May 14, 2009
Senate Judiciary Committee Hearing on Torture and OLC
Former State Department Counselor Philip Zelikow testified yesterday before the Subcommittee on Administrative Oversight and the Courts of the Senate Judiciary Committee in its hearing, What Went Wrong: Torture and the Office of Legal Counsel in the Bush Administration?
Zelikow is the author of an unreleased memorandum dissenting from the Office of Legal Counsel's views on torture, as reflected in the most recently released set of OLC memos. Zelikow alleges that the Bush White House ordered all copies of his memorandum destroyed, but he retained at least one copy (which is currently under review for possible declassification).
Zelikow testified that the State Department in 2005 "worked to persuade the rest of the government to join in developing an option that would abandon . . . technical defenses and accept the 'CID' standard"--the "cruel, inhuman, and degrading" standard of Common Article III of the Geneva Conventions (prohibiting cruel, inhuman, and degrading treatment) and which the Bush administration had disavowed.
State succeeded by the end of 2005, and President Bush signed the "McCain Amendment," which codified the CID standard and defined "cruel, inhuman, or degrading treatment or punishment" as "treatment or punishment prohibited by the Fifth, Eighth, and Fourteenth Amendments to the Constitution of the United States, as defined in the United States Reservations, Declarations and Understandings to the United Nations Convention Against Torture and Other Forms of Cruel, Inhuman or Degrading Treatment or Punishment . . . ."
The issues in the public debates about the McCain Amendment at or around the time of its passage included administration-requested immunity for U.S. officers and agents (codified here), an administration-requested exemption for the CIA (which it did not receive), and Bush's signing statement (here, widely understood to mean that the administration might ignore the Amendment).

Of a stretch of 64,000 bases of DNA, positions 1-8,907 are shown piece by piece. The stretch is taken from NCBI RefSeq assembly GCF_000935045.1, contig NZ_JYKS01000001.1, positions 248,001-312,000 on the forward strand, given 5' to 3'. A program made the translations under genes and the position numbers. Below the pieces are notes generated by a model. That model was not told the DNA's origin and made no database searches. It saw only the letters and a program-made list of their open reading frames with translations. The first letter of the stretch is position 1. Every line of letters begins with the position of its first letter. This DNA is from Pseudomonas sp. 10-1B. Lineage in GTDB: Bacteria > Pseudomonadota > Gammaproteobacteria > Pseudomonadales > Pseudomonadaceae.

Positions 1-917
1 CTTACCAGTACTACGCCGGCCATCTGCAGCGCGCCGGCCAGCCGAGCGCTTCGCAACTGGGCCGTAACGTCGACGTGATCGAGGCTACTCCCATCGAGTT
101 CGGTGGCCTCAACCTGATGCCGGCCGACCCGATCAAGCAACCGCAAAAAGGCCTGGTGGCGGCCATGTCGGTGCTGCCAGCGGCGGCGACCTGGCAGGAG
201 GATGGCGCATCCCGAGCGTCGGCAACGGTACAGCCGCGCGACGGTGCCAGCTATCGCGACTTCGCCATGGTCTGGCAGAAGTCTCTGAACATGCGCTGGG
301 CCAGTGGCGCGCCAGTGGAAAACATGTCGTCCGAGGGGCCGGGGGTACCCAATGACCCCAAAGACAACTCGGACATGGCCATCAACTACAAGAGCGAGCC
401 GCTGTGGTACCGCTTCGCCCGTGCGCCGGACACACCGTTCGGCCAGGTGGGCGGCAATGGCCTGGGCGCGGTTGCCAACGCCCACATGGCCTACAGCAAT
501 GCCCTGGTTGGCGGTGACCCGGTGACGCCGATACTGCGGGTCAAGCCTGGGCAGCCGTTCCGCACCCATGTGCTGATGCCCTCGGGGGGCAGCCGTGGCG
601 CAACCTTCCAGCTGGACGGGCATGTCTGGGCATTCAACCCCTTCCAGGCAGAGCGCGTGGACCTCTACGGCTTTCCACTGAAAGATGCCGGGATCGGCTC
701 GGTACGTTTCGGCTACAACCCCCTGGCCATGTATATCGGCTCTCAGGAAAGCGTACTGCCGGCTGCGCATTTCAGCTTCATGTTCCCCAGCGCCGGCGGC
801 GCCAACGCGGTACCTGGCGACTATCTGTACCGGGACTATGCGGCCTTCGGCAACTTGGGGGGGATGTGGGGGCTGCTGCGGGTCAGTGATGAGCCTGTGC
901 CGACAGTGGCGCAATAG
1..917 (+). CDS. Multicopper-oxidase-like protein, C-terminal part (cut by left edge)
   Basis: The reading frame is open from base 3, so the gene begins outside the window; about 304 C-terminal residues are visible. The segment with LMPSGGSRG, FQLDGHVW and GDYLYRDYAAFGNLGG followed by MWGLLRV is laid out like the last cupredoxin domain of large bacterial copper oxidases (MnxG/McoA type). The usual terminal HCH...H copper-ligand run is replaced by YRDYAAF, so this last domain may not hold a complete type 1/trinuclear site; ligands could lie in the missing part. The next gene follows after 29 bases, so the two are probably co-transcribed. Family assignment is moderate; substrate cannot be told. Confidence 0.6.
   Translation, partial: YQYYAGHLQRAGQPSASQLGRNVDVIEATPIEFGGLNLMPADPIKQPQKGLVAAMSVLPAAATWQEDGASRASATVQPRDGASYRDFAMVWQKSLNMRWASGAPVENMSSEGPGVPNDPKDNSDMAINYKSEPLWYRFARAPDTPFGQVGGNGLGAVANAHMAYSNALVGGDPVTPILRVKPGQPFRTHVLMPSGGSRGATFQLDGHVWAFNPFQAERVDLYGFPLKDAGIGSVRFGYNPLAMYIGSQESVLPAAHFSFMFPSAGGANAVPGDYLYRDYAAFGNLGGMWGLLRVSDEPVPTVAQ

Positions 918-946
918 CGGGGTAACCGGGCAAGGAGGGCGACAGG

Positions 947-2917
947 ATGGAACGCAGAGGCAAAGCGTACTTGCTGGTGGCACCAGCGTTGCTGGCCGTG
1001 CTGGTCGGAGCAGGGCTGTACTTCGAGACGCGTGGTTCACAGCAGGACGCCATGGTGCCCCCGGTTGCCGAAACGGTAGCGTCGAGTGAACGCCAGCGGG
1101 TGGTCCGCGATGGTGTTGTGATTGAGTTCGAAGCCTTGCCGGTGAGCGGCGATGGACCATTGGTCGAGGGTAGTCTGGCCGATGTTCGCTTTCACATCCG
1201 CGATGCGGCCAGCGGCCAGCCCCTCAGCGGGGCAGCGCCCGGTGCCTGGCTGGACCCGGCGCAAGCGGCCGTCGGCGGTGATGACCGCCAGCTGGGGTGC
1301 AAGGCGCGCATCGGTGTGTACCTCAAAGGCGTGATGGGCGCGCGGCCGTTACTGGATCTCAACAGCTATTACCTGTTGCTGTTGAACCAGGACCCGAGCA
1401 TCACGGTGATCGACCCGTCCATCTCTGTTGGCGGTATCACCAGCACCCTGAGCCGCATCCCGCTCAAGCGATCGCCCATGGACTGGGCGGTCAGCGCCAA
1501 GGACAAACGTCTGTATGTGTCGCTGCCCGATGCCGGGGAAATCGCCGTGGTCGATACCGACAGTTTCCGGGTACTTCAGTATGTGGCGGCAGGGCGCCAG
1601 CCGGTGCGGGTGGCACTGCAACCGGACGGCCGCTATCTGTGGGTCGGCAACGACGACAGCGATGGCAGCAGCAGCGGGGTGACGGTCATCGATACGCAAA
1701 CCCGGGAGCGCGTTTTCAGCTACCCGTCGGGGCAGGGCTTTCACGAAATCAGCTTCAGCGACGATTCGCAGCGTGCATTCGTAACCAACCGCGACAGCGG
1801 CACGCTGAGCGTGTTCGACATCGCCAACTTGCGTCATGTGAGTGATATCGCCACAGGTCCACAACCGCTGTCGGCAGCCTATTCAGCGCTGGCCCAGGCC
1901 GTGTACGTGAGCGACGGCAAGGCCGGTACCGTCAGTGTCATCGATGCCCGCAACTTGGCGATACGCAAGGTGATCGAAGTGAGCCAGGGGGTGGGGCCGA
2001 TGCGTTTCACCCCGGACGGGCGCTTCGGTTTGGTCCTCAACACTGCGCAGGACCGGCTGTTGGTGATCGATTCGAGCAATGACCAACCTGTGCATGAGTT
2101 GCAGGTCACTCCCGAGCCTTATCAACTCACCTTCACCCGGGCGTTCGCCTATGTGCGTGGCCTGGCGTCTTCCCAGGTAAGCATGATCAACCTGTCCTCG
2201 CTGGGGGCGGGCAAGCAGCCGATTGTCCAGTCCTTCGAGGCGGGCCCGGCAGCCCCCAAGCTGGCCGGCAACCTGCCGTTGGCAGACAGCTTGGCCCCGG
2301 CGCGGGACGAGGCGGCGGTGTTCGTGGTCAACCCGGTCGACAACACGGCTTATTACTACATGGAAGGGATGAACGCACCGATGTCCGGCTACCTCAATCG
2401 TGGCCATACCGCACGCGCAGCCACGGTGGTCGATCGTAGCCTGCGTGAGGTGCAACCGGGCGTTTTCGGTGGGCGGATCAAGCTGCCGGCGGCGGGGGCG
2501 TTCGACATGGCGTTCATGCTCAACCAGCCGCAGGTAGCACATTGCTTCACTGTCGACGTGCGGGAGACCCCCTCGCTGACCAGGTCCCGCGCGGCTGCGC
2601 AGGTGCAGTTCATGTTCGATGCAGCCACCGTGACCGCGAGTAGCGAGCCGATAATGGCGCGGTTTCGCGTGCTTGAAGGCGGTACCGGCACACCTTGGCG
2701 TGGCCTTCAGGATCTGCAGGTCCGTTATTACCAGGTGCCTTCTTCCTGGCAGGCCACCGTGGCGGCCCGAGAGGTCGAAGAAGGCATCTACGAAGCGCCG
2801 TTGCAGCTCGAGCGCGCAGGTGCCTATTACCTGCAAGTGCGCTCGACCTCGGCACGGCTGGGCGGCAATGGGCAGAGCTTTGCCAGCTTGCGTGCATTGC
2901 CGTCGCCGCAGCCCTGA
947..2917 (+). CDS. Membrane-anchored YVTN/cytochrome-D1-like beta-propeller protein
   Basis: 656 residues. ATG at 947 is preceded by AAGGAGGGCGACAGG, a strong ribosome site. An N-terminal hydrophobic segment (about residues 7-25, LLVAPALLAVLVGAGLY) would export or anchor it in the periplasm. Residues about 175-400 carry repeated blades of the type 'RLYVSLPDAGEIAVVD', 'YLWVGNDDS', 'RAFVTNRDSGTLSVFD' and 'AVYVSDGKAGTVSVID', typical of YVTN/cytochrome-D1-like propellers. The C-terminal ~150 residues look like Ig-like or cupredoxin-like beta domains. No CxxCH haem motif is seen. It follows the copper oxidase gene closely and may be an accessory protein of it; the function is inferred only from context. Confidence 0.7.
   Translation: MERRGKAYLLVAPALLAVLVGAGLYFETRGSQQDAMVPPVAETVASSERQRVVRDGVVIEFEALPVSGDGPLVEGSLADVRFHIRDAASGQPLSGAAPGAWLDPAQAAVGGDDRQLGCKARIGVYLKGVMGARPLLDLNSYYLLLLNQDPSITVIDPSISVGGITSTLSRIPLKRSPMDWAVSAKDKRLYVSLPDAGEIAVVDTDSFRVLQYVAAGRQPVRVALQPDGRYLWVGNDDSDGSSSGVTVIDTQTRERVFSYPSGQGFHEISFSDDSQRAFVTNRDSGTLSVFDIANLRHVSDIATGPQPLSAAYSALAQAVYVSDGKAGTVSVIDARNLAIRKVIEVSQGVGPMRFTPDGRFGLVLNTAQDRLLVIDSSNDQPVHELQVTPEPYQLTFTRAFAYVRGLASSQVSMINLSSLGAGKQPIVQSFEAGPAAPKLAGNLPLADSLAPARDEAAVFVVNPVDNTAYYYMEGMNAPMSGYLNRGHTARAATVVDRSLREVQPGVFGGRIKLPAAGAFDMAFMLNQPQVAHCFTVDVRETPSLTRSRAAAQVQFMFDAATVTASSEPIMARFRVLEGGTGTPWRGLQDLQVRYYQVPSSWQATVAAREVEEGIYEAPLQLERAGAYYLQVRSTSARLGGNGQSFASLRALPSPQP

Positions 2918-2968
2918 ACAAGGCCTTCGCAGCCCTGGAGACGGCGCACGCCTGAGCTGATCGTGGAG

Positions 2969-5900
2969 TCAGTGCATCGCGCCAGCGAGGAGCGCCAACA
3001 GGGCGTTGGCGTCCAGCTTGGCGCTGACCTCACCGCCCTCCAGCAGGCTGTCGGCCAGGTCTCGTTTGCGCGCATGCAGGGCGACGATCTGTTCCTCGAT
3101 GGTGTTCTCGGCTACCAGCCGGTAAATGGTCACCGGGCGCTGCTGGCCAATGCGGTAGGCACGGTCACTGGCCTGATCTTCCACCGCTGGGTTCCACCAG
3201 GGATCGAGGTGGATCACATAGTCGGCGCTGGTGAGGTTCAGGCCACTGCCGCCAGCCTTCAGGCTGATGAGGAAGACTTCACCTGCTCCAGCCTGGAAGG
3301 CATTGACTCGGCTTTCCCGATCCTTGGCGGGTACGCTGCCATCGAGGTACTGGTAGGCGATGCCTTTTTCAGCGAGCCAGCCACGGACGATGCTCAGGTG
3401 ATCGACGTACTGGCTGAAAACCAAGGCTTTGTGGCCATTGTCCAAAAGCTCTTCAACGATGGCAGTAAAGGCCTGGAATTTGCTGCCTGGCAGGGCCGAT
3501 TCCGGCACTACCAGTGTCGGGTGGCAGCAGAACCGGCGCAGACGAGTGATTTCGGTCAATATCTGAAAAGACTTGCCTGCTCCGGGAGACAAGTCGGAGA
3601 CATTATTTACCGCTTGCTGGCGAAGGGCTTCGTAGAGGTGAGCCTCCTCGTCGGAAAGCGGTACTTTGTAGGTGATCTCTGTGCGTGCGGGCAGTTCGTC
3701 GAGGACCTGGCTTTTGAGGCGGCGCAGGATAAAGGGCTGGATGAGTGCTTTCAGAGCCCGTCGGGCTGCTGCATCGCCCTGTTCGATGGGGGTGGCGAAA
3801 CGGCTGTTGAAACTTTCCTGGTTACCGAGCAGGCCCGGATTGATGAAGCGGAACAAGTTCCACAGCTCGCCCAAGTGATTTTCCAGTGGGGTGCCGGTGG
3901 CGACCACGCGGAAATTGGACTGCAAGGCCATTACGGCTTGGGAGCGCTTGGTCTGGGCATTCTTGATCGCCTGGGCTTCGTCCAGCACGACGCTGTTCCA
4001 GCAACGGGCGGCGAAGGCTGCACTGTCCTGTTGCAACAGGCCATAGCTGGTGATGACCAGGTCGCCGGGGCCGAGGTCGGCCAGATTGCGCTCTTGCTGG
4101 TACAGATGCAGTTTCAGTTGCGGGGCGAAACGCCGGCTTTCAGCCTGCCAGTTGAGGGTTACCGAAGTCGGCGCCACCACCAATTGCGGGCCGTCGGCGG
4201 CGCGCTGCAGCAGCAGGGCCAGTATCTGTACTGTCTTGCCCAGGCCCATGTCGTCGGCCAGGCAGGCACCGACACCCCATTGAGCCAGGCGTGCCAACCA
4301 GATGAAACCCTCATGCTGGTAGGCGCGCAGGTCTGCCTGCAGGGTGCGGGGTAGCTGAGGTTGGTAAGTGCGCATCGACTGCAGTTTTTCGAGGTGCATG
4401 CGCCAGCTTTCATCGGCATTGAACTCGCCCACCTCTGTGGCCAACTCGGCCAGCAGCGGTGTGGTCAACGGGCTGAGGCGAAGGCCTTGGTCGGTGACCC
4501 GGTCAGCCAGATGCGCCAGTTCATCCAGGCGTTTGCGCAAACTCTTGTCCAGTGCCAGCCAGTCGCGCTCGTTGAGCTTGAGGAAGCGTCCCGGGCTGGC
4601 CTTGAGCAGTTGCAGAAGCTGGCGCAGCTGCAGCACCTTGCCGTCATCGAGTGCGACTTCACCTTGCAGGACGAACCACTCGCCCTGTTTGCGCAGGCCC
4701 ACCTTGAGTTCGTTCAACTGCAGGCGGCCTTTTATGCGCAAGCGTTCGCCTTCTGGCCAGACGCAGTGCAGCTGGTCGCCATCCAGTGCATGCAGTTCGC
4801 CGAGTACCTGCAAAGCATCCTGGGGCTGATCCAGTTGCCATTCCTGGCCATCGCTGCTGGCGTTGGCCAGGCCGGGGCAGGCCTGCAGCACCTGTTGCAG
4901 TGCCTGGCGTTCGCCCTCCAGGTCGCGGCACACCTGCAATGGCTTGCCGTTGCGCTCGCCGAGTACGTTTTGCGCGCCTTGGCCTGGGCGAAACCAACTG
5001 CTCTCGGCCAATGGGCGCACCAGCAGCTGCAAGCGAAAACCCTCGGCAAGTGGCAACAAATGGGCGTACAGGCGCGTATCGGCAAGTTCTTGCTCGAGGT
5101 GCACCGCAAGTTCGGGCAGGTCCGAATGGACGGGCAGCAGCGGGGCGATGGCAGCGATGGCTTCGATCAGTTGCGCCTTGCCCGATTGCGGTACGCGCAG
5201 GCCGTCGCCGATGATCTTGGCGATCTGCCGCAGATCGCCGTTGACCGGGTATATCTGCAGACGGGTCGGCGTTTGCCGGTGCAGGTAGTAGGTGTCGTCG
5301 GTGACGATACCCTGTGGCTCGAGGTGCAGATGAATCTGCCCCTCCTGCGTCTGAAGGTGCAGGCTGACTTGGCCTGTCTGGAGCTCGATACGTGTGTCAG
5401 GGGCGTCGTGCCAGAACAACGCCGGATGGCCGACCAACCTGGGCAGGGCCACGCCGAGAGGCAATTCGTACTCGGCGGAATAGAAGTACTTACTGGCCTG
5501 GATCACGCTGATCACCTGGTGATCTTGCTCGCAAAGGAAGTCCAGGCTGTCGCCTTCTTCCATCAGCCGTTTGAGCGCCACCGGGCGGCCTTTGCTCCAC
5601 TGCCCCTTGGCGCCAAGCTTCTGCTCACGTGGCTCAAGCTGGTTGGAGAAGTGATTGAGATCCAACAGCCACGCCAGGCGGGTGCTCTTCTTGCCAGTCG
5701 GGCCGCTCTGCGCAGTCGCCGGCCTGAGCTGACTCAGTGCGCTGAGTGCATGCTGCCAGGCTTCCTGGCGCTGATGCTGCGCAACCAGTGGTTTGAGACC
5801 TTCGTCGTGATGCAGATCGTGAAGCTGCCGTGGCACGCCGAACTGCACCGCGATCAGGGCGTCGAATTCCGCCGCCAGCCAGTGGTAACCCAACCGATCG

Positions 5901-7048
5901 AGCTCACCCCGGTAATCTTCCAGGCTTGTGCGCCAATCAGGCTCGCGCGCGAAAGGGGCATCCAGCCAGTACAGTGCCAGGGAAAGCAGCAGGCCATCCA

But everyone seemed to assume that the McCain Amendment would have some effect.
Wrong. The OLC, through its May 30, 2005, memo concluding that the "full CIA standard--including waterboarding--complied with [the CID standard], already rendered the McCain Amendment a "nullity," according to Zelikow. "[I]t would not prohibit the very program and procedures Senator McCain and his supporters thought they had targeted."
In other words, the White House put up a great fuss about the McCain Amendment, misleading Congress into believing that the administration thought it meant something--even pressing for a CIA exemption!--all the while knowing that its own lawyers already secretly ruled it a nullity.
(Zelikow goes on to argue that the OLC's interpretation of the Fifth, Eighth, and Fourteenth Amendments "did not seem to present a fair reading of the caselaw under the standard," and that "[t]he OLC analysis also neglected another important line of caselaw, on conditions of confinement." Zelikow's testimony gives us a preview of the legal analysis in his as-yet unreleased memo. We'll cover this when (and if) it comes out.)
Also at issue in the hearing yesterday--and all over the press recently--was Congress's own complicity in the administration's enhanced interrogation and torture program. Vicki Divoll argued in yesterday's NYT that the "gang of four," including Nancy Pelosi, who were secretly briefed on the CIA's program, could have taken some action, including insisting that full committees receive briefings and even denoucing the Bush administration on the floor (although this would have been political suicide).
This may be so, but Zelikow's testimony is yet another reminder that the administration went to extraordinary lengths to cut Congress out of the CIA program--rendering the McCain Amendment a "nullity" in a secret OLC memo a full seven months before it passed, and then undercutting it with a signing statement.
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